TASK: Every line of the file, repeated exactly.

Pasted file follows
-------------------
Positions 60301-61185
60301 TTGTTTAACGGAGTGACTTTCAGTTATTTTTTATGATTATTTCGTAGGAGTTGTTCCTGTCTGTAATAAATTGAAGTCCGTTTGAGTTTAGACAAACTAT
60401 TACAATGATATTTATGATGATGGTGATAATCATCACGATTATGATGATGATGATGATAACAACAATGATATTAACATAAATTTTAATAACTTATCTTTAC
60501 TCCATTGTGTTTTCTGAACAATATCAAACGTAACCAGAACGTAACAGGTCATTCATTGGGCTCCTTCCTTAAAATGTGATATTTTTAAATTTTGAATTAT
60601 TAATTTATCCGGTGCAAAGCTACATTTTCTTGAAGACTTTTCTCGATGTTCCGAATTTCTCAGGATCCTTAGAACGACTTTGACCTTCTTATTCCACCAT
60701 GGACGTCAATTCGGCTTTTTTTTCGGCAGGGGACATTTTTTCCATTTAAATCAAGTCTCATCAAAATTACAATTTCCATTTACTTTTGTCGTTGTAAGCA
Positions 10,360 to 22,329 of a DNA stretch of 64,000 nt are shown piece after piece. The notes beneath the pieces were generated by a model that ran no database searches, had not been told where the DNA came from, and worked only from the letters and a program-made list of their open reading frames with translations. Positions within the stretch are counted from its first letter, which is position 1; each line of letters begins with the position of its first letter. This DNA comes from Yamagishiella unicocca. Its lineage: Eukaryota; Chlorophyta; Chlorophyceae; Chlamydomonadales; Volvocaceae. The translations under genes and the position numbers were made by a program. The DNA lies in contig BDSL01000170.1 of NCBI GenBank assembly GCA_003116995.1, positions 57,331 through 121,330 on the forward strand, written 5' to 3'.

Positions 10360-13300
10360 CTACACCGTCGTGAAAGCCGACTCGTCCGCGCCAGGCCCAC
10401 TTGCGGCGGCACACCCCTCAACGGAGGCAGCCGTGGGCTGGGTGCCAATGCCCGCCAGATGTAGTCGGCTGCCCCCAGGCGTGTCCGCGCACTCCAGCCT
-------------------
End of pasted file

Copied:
Positions 60301-61185
60301 TTGTTTAACGGAGTGACTTTCAGTTATTTTTTATGATTATTTCGTAGGAGTTGTTCCTGTCTGTAATAAATTGAAGTCCGTTTGAGTTTAGACAAACTAT
60401 TACAATGATATTTATGATGATGGTGATAATCATCACGATTATGATGATGATGATGATAACAACAATGATATTAACATAAATTTTAATAACTTATCTTTAC
60501 TCCATTGTGTTTTCTGAACAATATCAAACGTAACCAGAACGTAACAGGTCATTCATTGGGCTCCTTCCTTAAAATGTGATATTTTTAAATTTTGAATTAT
60601 TAATTTATCCGGTGCAAAGCTACATTTTCTTGAAGACTTTTCTCGATGTTCCGAATTTCTCAGGATCCTTAGAACGACTTTGACCTTCTTATTCCACCAT
60701 GGACGTCAATTCGGCTTTTTTTTCGGCAGGGGACATTTTTTCCATTTAAATCAAGTCTCATCAAAATTACAATTTCCATTTACTTTTGTCGTTGTAAGCA
Positions 10,360 to 22,329 of a DNA stretch of 64,000 nt are shown piece after piece. The notes beneath the pieces were generated by a model that ran no database searches, had not been told where the DNA came from, and worked only from the letters and a program-made list of their open reading frames with translations. Positions within the stretch are counted from its first letter, which is position 1; each line of letters begins with the position of its first letter. This DNA comes from Yamagishiella unicocca. Its lineage: Eukaryota; Chlorophyta; Chlorophyceae; Chlamydomonadales; Volvocaceae. The translations under genes and the position numbers were made by a program. The DNA lies in contig BDSL01000170.1 of NCBI GenBank assembly GCA_003116995.1, positions 57,331 through 121,330 on the forward strand, written 5' to 3'.

Positions 10360-13300
10360 CTACACCGTCGTGAAAGCCGACTCGTCCGCGCCAGGCCCAC
10401 TTGCGGCGGCACACCCCTCAACGGAGGCAGCCGTGGGCTGGGTGCCAATGCCCGCCAGATGTAGTCGGCTGCCCCCAGGCGTGTCCGCGCACTCCAGCCT